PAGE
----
a black cab service, takes a security deposit of Tk 3000 from
the drivers and then allow them to take out their cabs for
Tk 700 a day. Cabline, along with its mother company, Cab
Express Bangladesh, boasts a fleet of about 500 cabs, according
to SM Rofiqul Islam, Manager of Accounts and Finance at Cabline.
Motaleb (not his real name) has been driving Black Cabs for
more than a year. His cab is owned by Star Gate. "Star
Gate, Cab Bangla and Cab One are all under the same owner,
but he has some partners I think, I'm not too sure,"
he says. Consisting of a fleet of about 200 cars, many of
the local cab companies go into joint ventures, taking different
routes of the country. Even though some drivers are always
agreeable, most of them refuse to take certain customers or
go to some locations. "Certain places are totally jam
packed and we don't want to go there. Sometimes, the customers
get out of the cars in the jam and pay us off. After that,
we are simply stuck in the jam for hours," says Motaleb.
the drivers go to cab companies to hire cabs, the first thing
that they need to submit is a certificate issued by the chairman
of the Union Parishad. This document verifies the fact that
the person is a member of a certain voting area. Other documents
that are vital are the driver's licence and photo of the driver.
The drivers have to pay a fee for hiring the cabs. For the
Black Cabs that run on gas, the fee is Tk 700 per day, and
for the cabs that run on petrol it is Tk 400 per day. A day
usually starts at 7a.m. and lasts until 12 in the morning.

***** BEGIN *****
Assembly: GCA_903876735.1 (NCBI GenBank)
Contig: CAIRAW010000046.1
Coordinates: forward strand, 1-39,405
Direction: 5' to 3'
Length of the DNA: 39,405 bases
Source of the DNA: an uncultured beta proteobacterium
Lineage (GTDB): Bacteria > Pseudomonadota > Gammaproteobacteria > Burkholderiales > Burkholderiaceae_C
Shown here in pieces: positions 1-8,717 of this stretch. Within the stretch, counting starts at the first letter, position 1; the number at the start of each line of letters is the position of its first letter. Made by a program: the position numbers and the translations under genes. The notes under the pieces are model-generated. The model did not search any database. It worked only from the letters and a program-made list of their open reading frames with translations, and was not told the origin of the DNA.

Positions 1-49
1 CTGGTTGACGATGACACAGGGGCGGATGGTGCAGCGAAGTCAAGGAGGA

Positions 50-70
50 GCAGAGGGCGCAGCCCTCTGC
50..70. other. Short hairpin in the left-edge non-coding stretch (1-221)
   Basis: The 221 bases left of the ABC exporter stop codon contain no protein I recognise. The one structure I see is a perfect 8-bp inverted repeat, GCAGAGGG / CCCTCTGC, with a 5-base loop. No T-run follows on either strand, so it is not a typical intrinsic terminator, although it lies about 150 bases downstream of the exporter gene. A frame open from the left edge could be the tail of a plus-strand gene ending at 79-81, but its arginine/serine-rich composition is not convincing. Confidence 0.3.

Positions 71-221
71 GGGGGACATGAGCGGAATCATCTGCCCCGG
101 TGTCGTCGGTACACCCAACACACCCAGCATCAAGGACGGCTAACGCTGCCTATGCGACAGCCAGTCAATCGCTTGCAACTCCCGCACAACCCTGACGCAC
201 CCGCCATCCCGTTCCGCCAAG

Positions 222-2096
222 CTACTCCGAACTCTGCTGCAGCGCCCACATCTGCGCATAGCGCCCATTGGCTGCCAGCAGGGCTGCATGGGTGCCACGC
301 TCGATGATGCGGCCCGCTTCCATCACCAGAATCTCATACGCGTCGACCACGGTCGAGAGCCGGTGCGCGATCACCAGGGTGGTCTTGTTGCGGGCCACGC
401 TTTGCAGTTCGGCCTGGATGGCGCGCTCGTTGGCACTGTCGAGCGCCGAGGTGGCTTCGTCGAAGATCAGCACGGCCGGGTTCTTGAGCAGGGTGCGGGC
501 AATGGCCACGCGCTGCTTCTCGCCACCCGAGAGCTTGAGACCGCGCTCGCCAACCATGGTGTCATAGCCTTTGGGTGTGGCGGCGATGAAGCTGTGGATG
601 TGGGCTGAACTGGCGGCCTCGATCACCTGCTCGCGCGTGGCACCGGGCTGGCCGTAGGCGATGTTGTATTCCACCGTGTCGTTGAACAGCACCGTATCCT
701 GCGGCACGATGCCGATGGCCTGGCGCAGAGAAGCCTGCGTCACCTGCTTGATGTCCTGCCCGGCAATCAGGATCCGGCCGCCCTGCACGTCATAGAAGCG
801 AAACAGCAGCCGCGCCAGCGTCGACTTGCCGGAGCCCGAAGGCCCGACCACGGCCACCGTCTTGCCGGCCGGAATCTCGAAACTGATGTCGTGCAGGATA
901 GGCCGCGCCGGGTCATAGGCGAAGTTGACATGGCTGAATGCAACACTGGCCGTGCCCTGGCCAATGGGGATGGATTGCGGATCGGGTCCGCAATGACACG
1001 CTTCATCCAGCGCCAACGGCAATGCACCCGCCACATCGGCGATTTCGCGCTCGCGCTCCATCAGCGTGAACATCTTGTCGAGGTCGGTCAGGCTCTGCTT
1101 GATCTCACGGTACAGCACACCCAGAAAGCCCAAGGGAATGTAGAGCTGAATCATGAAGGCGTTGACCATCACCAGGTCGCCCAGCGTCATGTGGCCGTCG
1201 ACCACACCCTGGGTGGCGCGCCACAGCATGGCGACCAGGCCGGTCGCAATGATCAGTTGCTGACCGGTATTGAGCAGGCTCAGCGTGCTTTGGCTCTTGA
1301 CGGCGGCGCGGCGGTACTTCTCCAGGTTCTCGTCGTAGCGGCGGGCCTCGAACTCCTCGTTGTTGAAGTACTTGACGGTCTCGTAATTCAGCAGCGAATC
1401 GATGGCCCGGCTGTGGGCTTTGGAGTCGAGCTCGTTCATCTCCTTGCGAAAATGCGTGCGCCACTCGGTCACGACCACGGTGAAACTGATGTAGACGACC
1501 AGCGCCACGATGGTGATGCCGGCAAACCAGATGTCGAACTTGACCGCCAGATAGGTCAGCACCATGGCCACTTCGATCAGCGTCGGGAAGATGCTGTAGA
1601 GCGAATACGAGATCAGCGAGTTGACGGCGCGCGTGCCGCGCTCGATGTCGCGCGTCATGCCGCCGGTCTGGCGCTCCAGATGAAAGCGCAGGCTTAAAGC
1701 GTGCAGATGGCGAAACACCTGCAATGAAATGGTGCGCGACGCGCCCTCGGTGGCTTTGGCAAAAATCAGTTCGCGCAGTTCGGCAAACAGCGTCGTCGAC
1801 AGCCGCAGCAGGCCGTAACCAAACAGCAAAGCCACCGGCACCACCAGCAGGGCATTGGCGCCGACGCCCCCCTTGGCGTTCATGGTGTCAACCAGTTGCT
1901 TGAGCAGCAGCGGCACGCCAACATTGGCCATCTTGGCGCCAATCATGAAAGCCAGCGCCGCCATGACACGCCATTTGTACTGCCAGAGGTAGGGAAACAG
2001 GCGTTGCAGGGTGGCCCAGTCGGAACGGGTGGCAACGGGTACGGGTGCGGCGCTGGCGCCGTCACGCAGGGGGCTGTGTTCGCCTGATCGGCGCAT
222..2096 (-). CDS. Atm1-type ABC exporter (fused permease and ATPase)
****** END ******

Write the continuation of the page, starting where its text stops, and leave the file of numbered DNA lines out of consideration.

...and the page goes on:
while on the road is also a problem that the cab drivers constantly
face. Enayet Mia has been driving for more than two years.
"I was nearly robbed once," says Mia, a yellow cab
driver, curiously looking at the rear-view mirror. "I
think there were three of them. One was on my right, one was
in front of my cab and the third almost got a foot into the
passenger's seat beside me," he goes on. Luckily, he
had the engine still running and put down all his weight on
the accelerator. The guy never managed to get in and was hurled
out. Enayet also ran over the foot of another robber. "After
the incident, I never looked back because I knew that if they
caught me, they would surely kill me," he nervously says.
The memories of that dreadful day still haunting him.
had worked for a certain Yellow Cab company for quite some
time now. He had to deposit a certain amount as a security.
Once a private car had hit him from the back and had bent
his bumper. After he had returned the car and told his owners
about the incident, they wouldn't hear his side of the story.
What ever he said, he was at fault. Finally, they cut a large
portion of money from the security deposit he had previously
paid. "If I had hit the private car, then not only would
I have had to pay my owners, I would also have to pay some
compensation to the other car owner," says Illias,. "There
is no gaining in our business."
commuter's point of view going in a black cab is not much
better than going in a CNG run three-wheeler. Cars used by
black cab services are very lightweight and get easily crushed
in even low impact collisions. These vehicles do not adhere
to even basic passenger safety laws; instead of the bonnet
and engine taking the impact the force falls on the people
inside as it is the main chasis of the car that gets crunched.
though these Indian models are not too reliable and don't
last long, the government still tells us to get these cabs",
says the manager of a cab company requesting anonymity. "There
are other cars that cost about the same but are much better,
yet we are not allowed to import them."
is little incentive, therefore, to improve the taxi cab service.
The number of yellow cabs, which is the more acceptable option
for cab goers, have not expanded with the rise in demand.
But the cabs that are in the roads are not considered enough
or a reliable mode of transportation as their availability
often depends on the whims of the cab drivers. Unless the
cab companies get their act together and provide the service
they had initially promised, there is little hope for this
business to survive. For the commuters who are becoming increasingly
disillusioned by the quality of service from the cab companies,
switching to CNG three-wheelers and public buses are the only
(R) thedailystar.net 2004